Most of our patients learn to use pull-outs without difficulty. Some patients need training in quickly gaining control of their stuttering events. In general patients find that using pull-outs is a pleasurable experience, many of them tend to flood their speech with pseudo-pull-outs, i.e. pull-out-like speech movements not triggered by stuttering.

We found that the need for outside activities and telephone sessions has decreased by the fourth week because many patients have enough experience in transferring new behavior to their every-day life. In order to provide an opportunity for a difficult and valuable experience patients have to give a 15-20 minute speech about a chosen topic in the fourth week as an exercise in public speaking.

By the end of the fourth week all patients with few exceptions (about one or two in a group of twelve on the average) become very fluent and produce many sentences in a row without any stuttering. For many of them (including those who have been in fluency shaping programs) this is the first time that they experience how a normal speaker feels all the time. Words flow while you think and you don't have to attend to anything concerning speech production.

Final weekend (Follow-up): It is difficult to say whether our final weekend is what Van Riper had in mind when writing about stabilization.

With our first group in 1987 we had planned for five weeks of therapy and many subsequent weekends, but, inexperienced as we were at that time, we found that there was not much more to do after the fourth week of therapy, so we dropped the fifth week. And also the following weekends appeared not to be very effective, with the exception of perhaps the first.

Now this weekend serves four purposes: (1) We review the sequence of therapy and instruct the patients to work their way backwards (pull-out, cancellation, desensitization, identification) through that sequence, as far as they have to, when they feel dissatisfied with the quality of their speech. (2) We explain the two major sources of relapse: insufficient desensitization and incomplete or deteriorating motor skills, i.e. the ability to produce quality pull-outs. We recommend considering the relative role of these two in any given situation, and teach how to determine it by testing. (3) We discuss the particular characteristics of the 'life of a stutterer' and strongly recommend to fight all tendencies to again adopt the 'stuttering life-style'. And (4) this weekend, half a year after the four-week program, certainly helps to ease the grieving process that results from dissolving the group.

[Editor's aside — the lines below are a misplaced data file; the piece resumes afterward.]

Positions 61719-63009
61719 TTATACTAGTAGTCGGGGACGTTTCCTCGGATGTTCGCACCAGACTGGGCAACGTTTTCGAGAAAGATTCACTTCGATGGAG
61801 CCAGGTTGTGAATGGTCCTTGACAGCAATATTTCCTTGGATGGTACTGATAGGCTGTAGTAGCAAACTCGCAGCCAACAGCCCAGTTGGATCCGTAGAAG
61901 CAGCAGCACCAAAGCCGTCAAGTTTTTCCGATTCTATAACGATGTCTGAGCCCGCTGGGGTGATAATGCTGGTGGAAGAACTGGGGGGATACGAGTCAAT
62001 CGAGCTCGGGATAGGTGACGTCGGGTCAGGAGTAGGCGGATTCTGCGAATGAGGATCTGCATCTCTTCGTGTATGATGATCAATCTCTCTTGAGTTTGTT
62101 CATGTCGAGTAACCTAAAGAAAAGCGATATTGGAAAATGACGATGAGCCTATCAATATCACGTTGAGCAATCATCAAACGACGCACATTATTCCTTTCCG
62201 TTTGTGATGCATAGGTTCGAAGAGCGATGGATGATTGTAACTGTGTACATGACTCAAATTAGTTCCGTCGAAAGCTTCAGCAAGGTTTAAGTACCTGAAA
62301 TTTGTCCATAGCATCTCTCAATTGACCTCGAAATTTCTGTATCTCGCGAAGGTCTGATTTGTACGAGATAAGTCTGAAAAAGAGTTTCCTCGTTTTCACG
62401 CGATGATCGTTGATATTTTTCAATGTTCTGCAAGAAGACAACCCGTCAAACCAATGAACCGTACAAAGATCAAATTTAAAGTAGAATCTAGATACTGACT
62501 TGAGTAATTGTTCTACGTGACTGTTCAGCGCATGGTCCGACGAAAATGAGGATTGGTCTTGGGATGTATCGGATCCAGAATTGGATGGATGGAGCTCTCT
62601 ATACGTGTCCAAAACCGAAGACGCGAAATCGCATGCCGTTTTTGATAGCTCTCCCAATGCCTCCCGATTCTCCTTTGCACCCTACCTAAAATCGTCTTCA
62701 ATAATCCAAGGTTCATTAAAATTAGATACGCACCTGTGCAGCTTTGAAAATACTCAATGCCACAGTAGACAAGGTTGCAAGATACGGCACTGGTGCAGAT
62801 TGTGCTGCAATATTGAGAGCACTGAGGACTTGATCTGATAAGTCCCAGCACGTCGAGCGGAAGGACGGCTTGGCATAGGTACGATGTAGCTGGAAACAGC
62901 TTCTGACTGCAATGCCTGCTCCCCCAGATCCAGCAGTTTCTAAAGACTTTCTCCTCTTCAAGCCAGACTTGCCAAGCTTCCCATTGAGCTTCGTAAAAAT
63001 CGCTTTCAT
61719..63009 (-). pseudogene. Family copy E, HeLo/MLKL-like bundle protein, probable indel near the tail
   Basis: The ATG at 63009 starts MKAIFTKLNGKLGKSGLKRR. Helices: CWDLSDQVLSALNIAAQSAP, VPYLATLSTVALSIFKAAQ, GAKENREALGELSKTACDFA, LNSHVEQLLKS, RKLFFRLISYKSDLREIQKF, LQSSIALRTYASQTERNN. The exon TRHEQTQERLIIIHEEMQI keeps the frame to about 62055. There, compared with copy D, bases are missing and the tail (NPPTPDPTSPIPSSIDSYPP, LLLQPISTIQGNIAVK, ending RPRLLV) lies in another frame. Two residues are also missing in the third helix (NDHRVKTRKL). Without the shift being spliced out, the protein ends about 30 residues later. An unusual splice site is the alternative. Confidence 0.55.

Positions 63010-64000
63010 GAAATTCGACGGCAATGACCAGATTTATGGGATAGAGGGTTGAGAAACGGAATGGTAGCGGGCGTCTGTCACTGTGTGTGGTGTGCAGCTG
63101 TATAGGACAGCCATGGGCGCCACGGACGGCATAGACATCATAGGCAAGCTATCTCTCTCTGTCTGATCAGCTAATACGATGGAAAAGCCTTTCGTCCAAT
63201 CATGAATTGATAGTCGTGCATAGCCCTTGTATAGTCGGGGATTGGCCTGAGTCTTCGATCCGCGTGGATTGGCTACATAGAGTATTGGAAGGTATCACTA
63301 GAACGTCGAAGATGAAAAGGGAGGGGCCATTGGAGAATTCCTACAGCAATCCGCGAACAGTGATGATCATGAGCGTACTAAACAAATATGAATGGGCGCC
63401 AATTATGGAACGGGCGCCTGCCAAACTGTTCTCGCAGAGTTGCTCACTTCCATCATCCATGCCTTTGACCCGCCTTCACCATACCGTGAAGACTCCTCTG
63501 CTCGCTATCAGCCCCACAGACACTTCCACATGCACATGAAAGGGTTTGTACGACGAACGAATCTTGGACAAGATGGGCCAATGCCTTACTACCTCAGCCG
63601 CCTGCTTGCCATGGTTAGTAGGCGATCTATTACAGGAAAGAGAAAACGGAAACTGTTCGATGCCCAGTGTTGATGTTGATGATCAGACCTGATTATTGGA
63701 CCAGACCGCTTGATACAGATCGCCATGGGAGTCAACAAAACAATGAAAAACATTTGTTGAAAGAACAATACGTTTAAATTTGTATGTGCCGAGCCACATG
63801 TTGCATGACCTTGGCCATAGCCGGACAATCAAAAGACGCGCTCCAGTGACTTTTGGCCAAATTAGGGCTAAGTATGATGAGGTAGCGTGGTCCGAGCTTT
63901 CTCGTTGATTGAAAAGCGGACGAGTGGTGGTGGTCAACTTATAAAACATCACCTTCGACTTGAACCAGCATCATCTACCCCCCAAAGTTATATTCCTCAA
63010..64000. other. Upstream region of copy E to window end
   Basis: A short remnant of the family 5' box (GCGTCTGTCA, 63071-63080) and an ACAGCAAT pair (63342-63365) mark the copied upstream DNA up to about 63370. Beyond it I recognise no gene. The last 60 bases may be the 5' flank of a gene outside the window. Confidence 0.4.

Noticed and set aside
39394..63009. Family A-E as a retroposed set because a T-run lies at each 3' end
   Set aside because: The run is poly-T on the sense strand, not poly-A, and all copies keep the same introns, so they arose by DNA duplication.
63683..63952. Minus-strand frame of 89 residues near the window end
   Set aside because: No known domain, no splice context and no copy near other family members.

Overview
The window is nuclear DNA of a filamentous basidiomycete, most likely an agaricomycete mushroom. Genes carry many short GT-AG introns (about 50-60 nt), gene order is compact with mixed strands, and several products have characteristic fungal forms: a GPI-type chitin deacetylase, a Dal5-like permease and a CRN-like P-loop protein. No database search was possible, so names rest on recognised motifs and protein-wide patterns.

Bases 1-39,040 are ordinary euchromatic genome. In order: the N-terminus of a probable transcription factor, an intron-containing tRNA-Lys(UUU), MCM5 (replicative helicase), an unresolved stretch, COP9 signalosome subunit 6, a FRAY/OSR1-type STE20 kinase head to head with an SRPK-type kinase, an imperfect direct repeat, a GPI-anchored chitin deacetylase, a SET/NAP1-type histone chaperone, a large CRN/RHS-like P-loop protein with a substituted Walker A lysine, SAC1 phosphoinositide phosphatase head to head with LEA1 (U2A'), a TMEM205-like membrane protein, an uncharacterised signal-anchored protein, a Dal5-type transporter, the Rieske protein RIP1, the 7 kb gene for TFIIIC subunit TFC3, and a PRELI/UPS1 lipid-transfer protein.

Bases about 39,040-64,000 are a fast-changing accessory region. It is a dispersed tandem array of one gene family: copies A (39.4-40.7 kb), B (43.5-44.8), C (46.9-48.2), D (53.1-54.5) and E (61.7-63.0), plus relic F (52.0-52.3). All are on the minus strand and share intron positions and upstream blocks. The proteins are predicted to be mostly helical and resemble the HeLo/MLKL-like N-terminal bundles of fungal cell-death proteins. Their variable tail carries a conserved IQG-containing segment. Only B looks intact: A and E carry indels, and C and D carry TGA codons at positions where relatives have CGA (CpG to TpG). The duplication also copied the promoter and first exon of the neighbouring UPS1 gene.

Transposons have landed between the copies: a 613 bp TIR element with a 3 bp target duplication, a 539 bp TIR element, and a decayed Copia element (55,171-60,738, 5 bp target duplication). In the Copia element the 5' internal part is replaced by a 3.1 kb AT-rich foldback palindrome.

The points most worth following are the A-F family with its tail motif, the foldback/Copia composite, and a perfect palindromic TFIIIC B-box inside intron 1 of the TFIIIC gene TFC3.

In 1992 we investigated the results of this program conducting a survey using a customer satisfaction study format (Starke 1993). We were able to get replies from all 60 (1987-1991) patients with the exception of 9 patients who had moved with address unknown.